Updated: July 20, 2013 6:53AM
Nurses are the backbone of our health care system, yet our legal system doesn’t protect them against violence as it does other professions. In 2004, 46 percent of assaults and violent acts against health care practitioners that involved days off work were committed against registered nurses, according to the U.S. Bureau of Labor Statistics.
Any battery against police officers, emergency medical technicians and school employees is a felony. Under current law, a battery against a nurse has a maximum penalty of one year in jail and a $2,500 fine. For other public employees, the maximum is five years and a $25,000 fine.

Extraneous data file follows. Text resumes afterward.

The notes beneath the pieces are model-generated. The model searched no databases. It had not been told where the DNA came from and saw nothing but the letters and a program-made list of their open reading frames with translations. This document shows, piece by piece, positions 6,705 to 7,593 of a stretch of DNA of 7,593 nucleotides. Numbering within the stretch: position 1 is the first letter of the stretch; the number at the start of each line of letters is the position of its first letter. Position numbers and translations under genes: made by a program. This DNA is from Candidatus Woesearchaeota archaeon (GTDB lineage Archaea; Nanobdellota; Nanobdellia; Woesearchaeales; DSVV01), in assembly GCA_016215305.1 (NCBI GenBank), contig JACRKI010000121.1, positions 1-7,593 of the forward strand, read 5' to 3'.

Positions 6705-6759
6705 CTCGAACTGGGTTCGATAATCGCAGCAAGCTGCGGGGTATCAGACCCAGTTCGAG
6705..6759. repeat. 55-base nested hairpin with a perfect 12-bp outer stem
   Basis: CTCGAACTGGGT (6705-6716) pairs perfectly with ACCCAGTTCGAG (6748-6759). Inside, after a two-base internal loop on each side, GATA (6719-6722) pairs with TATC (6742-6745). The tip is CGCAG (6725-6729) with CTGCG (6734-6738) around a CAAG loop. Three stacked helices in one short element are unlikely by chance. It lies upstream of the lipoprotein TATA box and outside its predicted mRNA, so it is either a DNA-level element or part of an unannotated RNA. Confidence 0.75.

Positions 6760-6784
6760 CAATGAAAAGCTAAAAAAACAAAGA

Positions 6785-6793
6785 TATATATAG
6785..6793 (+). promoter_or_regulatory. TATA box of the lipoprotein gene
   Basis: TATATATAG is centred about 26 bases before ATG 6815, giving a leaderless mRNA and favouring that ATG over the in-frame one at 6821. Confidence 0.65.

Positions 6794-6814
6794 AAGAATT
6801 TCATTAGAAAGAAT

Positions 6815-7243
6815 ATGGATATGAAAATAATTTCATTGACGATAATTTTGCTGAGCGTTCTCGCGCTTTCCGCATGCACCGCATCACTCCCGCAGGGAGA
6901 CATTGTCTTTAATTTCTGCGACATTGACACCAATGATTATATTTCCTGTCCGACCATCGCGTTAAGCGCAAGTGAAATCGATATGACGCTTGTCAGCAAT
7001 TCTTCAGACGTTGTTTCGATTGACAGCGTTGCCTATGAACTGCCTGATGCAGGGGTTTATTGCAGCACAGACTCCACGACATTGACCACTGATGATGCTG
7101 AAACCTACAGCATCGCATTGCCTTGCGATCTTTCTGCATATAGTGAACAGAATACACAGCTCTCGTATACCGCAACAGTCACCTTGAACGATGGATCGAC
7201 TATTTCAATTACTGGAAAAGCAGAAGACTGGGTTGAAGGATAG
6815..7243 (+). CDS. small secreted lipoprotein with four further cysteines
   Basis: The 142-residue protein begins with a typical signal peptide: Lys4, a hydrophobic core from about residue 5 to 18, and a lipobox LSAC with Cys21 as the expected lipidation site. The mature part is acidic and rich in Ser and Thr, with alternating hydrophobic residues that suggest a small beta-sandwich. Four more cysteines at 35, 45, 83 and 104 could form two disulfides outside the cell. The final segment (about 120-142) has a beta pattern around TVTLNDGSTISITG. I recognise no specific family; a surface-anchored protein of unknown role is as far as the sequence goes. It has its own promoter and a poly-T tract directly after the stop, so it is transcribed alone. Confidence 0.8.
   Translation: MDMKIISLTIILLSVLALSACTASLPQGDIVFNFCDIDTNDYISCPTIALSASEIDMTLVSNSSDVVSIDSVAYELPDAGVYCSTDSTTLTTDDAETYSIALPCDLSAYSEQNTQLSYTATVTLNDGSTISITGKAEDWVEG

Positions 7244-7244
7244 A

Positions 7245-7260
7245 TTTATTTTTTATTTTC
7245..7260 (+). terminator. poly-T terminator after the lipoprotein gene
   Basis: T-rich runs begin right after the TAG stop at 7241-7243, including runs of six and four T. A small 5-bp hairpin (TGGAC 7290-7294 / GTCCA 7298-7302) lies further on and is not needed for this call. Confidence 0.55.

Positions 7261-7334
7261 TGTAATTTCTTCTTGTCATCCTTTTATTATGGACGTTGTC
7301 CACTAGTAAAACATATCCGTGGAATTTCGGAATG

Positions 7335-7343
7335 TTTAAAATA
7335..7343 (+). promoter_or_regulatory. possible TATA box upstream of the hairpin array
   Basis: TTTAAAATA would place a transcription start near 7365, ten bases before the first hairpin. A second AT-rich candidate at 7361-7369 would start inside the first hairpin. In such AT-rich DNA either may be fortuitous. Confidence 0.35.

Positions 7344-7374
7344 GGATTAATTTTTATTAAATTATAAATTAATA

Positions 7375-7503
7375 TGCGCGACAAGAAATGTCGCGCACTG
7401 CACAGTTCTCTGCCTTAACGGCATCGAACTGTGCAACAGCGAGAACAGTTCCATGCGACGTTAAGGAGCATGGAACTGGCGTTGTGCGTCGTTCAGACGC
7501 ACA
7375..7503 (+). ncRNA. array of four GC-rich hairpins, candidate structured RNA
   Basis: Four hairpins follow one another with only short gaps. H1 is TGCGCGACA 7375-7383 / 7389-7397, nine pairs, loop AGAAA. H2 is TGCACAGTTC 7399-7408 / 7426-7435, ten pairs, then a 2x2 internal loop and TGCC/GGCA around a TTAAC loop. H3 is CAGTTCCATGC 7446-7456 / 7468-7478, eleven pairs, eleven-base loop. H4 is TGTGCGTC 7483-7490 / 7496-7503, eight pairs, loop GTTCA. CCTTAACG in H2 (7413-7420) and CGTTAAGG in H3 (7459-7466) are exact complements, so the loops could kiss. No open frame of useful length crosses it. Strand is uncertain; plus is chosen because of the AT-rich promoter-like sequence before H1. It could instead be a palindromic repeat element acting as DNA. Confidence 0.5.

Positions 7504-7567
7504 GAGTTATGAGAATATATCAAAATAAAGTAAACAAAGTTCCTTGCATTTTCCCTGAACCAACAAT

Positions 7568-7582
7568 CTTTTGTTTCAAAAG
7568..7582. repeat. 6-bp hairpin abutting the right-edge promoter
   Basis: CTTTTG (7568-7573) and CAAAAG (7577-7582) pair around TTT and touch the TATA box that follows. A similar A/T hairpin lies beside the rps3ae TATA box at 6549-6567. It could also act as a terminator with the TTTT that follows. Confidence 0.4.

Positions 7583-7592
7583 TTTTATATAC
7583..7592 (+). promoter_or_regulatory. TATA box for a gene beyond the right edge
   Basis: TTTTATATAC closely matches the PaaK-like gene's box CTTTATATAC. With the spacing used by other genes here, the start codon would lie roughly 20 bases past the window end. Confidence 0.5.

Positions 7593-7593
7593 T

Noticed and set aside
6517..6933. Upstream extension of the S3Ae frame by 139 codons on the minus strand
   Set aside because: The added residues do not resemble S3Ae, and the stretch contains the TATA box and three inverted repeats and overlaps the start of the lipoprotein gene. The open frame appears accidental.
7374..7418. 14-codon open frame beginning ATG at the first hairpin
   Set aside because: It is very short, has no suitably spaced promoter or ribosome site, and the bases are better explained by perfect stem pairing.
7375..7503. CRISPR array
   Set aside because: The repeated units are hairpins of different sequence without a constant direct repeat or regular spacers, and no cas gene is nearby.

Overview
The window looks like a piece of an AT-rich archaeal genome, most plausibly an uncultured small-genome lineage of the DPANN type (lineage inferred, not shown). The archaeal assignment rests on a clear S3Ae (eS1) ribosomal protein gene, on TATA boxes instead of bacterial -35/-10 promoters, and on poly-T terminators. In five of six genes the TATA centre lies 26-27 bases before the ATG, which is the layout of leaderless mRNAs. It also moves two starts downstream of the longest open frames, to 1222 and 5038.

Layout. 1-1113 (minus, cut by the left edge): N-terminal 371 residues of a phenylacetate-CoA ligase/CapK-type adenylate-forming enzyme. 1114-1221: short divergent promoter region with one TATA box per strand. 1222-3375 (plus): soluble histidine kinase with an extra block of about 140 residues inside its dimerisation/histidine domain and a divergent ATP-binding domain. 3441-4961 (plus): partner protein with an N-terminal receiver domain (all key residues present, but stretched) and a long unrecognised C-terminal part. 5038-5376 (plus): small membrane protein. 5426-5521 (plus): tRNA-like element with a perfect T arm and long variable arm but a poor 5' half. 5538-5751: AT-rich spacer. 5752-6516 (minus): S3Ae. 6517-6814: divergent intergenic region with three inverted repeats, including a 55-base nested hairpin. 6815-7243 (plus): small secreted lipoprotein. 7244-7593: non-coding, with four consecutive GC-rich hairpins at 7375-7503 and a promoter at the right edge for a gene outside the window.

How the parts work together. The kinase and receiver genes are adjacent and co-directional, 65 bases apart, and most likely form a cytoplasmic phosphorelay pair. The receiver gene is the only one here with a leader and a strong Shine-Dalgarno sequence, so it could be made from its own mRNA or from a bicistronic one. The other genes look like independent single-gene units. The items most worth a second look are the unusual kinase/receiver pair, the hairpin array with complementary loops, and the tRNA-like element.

The Illinois Nurses Association set about to correct this disparity, and out of that effort, House Bill 801, the Nurse Protection Bill, was born. Nurses deserve to be supported and empowered, not sabotaged through outdated attitudes and weak laws.
House Bill 801, which passed the General Assembly this spring, brings the penalty for battery against a nurse in line with other professions. We urge Gov. Quinn to sign it and send a message that violence against nurses is no longer tolerated.
Alice J. Johnson
Illinois Nurses Association